Dementia Spring Foundation
Dementia is one of the most important public health imperatives of our age, affecting 1 in 3 persons over 85 today and estimated to affect 14 million adults by 2050. As awareness and community resources have increased, people with dementia are able to live with meaning and dignity in a way that was unimaginable in generations past.
Visual and performing artists have begun telling the stories of people with dementia, and therapeutic arts programs have been shown to improve quality of life for both patients and families struggling to manage the disease. Unfortunately, both of these artistic avenues are woefully underfunded.
With this in mind, the Dementia Spring Foundation was founded in 2020 by Dr. Marc Rothman, a physician and geriatrician in Louisville, Kentucky, and Sisi Myint, a bookbinder and amateur photographer, in order to connect the dementia and arts communities, raise awareness and provide meaningful outlets for creativity among people with dementia and Alzheimer’s Disease.
With a vision of “every dementia community inspired by art,” Dementia Spring enriches the therapeutic healing of people living with dementia through the creative arts. We provide grants to creative artists and artisans who are inspired to tell the stories of people with dementia, and fund local artistic programs that cater to people with memory loss.
Over the past year we have focused on clarifying our mission, vision and values, content development, operations and building out the organization. We have grown from a concept to a staff of 11 professionals from across the country with expertise in website design, written and filmed content, social media, fundraising and nonprofit administration. Our focus for 2021 is on grantseeking and grantmaking initiatives, the launch of an updated website, strategic social media and advisory board recruitment.
Dr. Marc Rothman began working with Alzheimer’s patients in medical school at New York University’s Alzheimer’s & Dementia Research Center, where he came to appreciate the importance of interdisciplinary team care and the role that non-medical, social and community supports play in keeping dementia patients safe and engaged at home.
He conducted research in medical decision making by people with dementia while an intern and resident in Internal Medicine at Yale-New Haven Hospital, and cared for Alzheimer’s patients and their families in Yale’s Dorothy Adler Geriatric Assessment Center as a fellow in Geriatric Medicine.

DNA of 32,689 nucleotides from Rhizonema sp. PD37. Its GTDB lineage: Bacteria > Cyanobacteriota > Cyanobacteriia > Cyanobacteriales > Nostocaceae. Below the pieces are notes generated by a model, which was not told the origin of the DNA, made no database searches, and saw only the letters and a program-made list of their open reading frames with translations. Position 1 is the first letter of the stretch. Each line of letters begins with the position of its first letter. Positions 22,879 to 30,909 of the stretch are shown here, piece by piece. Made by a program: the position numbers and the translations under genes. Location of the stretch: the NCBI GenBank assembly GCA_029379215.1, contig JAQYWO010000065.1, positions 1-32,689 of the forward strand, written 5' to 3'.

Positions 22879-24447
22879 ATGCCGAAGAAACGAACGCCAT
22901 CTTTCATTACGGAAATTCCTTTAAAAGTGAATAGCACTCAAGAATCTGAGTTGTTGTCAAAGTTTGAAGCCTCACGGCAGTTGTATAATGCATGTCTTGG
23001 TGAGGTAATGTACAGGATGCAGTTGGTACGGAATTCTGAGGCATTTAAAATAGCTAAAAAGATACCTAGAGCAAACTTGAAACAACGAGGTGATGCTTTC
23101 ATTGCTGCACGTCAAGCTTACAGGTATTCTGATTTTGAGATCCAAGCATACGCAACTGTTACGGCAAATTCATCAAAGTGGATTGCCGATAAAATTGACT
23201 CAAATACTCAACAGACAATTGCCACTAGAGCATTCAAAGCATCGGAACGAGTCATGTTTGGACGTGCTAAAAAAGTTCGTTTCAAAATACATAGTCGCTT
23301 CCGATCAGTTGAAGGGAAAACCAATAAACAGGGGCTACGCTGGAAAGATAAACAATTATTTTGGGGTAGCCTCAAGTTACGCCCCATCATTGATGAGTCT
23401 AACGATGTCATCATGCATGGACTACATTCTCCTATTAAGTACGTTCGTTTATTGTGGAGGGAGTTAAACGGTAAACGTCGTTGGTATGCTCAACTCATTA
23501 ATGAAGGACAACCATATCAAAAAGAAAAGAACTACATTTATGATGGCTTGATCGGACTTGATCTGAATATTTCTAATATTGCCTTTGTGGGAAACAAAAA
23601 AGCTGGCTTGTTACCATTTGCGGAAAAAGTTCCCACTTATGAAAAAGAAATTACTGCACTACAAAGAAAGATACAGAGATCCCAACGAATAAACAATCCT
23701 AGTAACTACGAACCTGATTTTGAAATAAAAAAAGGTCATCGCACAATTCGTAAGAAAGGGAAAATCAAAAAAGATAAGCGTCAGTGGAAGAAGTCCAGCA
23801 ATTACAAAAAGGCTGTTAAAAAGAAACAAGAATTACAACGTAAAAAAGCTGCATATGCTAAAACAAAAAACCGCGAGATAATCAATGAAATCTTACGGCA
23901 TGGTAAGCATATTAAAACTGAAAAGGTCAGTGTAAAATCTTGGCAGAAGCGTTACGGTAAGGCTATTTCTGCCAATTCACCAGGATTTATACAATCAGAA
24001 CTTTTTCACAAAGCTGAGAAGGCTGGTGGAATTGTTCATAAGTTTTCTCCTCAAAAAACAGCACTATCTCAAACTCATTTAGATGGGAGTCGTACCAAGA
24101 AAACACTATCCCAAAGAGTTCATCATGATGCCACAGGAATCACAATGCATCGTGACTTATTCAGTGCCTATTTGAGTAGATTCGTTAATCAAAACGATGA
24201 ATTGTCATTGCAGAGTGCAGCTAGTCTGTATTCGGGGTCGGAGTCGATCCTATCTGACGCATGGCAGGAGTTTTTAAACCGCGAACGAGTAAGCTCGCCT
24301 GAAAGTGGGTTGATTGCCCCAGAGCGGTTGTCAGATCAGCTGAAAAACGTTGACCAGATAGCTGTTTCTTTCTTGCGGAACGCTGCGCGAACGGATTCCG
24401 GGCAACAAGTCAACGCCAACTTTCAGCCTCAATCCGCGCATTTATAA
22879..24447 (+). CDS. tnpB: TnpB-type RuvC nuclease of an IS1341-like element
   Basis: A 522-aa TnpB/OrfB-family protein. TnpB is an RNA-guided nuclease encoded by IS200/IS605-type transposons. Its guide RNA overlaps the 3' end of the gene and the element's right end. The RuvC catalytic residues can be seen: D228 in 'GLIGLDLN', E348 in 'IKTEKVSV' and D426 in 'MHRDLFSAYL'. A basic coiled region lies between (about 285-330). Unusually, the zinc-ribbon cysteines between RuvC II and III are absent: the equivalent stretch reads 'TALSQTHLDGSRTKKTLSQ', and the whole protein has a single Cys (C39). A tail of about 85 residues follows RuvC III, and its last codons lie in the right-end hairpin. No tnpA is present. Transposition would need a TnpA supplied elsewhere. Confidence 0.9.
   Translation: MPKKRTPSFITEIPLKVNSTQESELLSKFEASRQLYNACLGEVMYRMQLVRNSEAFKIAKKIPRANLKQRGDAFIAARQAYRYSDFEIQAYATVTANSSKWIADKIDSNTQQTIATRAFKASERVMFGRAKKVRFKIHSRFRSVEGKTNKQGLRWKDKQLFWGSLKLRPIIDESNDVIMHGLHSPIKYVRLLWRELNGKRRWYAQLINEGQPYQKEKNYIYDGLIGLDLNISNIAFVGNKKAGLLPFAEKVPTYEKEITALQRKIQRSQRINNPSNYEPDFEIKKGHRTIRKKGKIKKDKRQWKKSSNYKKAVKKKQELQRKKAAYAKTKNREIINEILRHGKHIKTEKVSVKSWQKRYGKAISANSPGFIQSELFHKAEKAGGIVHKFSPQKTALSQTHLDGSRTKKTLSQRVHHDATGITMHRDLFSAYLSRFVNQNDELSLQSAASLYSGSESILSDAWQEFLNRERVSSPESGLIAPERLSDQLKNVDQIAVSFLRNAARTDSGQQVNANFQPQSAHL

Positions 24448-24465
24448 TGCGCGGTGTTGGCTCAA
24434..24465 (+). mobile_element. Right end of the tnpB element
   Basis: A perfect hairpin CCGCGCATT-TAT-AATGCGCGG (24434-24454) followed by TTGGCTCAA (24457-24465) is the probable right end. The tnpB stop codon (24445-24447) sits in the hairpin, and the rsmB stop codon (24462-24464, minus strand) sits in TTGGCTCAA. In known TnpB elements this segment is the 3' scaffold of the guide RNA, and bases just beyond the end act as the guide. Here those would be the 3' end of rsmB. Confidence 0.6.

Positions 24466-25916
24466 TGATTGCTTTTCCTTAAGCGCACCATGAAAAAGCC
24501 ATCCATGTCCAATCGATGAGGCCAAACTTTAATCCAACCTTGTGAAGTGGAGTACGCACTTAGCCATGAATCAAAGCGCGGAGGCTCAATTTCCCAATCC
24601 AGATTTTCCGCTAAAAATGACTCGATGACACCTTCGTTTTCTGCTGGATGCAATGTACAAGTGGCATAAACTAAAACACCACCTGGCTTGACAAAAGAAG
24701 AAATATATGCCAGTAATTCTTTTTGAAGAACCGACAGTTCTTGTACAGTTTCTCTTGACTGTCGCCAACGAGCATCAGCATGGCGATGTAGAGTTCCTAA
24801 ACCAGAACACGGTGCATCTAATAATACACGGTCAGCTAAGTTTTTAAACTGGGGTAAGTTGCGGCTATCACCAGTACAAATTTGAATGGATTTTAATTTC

He then provided and oversaw post-acute rehabilitation and nursing home care in San Francisco for the Kaiser Permanente Medical Center, including palliative care and home-based primary care for patients with dementia.
A certified nursing home medical director, Dr. Rothman served for several years as the Chief Medical Officer of the Nursing Center Division of Kindred Healthcare, Inc., one of the largest providers of post-acute rehabilitation with over 250 nursing homes nationwide. He went on to serve as Kindred’s Chief Medical Officer with responsibility for all home-based, post-acute and facility-based services including home health, hospice, housecalls, inpatient rehabilitation facilities, nursing homes and long-term acute care hospitals.
After leaving Kindred he joined Aspire Healthcare, the nation’s largest provider of palliative care where he treated patients with dementia, cancer and other life-threatening conditions in their homes, and oversaw a practice of over 200 nurse practitioners and physicians in over 40 markets.
Today Dr. Rothman is the Chief Medical Officer of Signify Health where he is responsible for clinical quality and strategy, and leads a medical practice of nearly 3,000 providers who deliver evaluative and diagnostic services to patients in the comfort of their own homes nationwide.
Dr. Rothman has experienced Alzheimer’s Disease and other dementias firsthand in his family and friends as well. His Uncle Allen struggled with fronto-temporal dementia for many years before his passing, and his Aunt Sandy has endured – and braved – over 15 years of Alzheimer’s Disease in New York City with the support and doting attention of her husband Ira. Together they founded the Alzheimer’s & Dementia Resource Center of New York City focused on art programs that cater to people with memory loss, and Ira sits on the board of the Dementia Spring Foundation.